From Collins Language, “If a policy or a situation applies across the board, it affects everything and everyone in a particular group.”
The Q1 downturn was across the board for all the major market asset classes-- U.S., international, stock and the bond market were all down substantially in the first quarter.
The news has caught up with us. There’s inflation at a forty-year high (7.9%), a war in Ukraine dragging on, interest rates rising at a rapid pace (5-6 expected this year), recession already likely in Europe, and increasing the odds of one in the United States in the next two years.
The booming growth in the economy (GDP up 4.8% in March) and staggeringly low unemployment (50-year record low, 3.8%), are not enough to offset the market jitters. That said, while we had a 5% reduction in the S&P 500 in Q1, many of us are surprised it hasn’t turned much further downward.
Demand is still outstripping the supply of most goods and services in the economy. Wages are increasing across the board but at a rate lower than that of inflation. This is not helping most Americans who live paycheck to paycheck. Savings from stimulus money is, or has already run out, and yet we still face a worker shortage leading to some 11 million job openings in the U.S.
The housing market is softening, in part due to an average 5% thirty-year fixed rate mortgage. Where goes housing often goes the rest of the economy.
While the risk of recession in the near term (i.e. this year) seems remote, the more likely risk is that of “stagflation.” That’s a period of inflation combined with a decline in economic growth (GDP). Stagflation is usually the pre-cursor to recession. If prices stay elevated, consumers will eventually curtail their spending. In a 70% consumer economy, like the U.S., that could lead to slower economic growth.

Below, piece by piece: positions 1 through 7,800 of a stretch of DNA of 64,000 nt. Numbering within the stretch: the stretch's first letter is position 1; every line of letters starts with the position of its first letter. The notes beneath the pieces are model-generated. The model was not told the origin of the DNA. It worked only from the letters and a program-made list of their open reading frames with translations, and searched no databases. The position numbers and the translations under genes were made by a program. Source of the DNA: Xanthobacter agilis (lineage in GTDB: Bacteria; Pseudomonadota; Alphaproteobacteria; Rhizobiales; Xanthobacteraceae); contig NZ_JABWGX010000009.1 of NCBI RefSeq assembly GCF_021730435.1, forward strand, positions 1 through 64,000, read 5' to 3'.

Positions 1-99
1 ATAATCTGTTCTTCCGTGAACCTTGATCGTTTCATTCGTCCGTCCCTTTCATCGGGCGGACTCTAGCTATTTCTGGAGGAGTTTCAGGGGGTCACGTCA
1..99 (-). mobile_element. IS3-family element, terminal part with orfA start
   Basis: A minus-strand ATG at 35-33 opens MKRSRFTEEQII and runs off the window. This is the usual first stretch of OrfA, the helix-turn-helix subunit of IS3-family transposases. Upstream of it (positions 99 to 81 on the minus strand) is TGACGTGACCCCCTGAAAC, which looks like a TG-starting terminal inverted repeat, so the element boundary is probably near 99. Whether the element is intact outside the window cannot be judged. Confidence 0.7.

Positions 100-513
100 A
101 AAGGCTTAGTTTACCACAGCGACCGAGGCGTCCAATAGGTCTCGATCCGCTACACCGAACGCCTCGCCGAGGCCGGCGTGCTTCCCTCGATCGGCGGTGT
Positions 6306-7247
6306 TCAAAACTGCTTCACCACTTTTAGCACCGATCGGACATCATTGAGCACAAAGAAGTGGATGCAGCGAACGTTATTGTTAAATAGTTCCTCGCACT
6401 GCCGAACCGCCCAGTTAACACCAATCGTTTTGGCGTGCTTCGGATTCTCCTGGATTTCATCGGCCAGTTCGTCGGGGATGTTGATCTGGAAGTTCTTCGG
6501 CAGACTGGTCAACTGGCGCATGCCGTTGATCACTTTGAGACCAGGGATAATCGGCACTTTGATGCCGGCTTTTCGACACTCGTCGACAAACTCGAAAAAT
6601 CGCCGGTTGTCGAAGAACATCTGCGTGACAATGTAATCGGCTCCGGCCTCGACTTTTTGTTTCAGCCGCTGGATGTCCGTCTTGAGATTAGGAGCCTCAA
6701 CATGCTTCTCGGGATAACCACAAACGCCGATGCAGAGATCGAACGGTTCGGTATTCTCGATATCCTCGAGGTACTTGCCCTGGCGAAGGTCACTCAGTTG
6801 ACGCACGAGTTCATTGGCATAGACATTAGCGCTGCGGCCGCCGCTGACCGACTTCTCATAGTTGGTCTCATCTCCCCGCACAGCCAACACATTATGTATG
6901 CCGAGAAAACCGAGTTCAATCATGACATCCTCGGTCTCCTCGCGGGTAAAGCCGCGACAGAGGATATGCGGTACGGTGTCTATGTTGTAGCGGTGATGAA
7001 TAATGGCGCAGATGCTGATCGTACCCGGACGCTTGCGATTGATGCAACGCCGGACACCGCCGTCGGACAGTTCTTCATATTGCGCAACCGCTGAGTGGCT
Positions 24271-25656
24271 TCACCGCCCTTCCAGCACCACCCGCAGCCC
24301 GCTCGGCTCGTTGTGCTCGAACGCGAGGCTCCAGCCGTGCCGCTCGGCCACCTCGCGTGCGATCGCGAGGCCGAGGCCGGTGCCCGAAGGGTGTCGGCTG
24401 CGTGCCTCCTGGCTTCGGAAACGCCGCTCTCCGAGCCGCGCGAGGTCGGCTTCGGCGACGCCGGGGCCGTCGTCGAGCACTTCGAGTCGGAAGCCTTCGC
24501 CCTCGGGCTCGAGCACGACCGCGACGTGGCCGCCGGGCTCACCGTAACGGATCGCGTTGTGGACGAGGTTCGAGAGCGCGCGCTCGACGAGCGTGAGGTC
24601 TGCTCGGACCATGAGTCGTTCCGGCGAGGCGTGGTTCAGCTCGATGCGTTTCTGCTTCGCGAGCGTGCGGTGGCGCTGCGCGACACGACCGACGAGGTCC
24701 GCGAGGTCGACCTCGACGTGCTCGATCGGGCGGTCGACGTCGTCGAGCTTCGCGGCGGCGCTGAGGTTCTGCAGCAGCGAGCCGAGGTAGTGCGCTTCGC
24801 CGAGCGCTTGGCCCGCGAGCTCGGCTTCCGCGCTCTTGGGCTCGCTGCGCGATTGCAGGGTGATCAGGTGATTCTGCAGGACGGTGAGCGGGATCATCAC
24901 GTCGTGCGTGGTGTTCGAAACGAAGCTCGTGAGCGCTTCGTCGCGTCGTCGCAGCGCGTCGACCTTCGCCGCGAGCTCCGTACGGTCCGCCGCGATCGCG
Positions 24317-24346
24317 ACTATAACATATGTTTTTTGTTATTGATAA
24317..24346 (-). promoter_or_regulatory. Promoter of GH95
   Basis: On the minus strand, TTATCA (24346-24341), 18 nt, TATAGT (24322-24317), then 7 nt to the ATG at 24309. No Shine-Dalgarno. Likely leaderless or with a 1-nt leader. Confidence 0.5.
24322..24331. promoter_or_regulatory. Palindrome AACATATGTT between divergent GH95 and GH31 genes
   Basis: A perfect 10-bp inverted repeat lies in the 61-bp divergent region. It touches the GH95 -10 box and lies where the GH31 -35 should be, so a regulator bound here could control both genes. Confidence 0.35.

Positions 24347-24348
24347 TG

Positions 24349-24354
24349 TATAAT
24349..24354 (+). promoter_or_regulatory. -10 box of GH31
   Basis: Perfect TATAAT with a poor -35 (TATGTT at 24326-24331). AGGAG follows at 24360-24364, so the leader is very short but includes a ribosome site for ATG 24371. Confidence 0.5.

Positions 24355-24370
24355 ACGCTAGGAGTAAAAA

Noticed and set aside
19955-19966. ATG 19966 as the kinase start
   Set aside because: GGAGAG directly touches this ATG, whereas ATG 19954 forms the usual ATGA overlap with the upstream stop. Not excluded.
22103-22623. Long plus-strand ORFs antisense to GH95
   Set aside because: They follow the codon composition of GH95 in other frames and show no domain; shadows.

The U.S. stock market still appears overvalued. It will look compelling to me at another 5% reduction in valuation. That’s no reason to engage in mad selling but it maybe a reason to raise cash levels somewhat. Further, the bond market is starting to look attractive. The ten-year Treasury is approaching a 3% annual return. It’s up a half-percent just this month. It sure would be nice to see yields give us the ability to make some money in the bond portion of our portfolios.
Attestation Statement: I Ron Gambassi hereby attest and affirm that the enclosed sales literature or advertising package contains no false or misleading statements or misrepresentations of material facts, and that all information set forth therein is in conformity with the Company’s most recently amended registration statement as filed with the Department on or about September 2021.
Data sources: U.S. Dept. of Labor, Bloomberg News, Standard & Poor’s, Bankrate Monitor, & The Wall Street Journal.
Like the article? Here are some of our latest blog posts.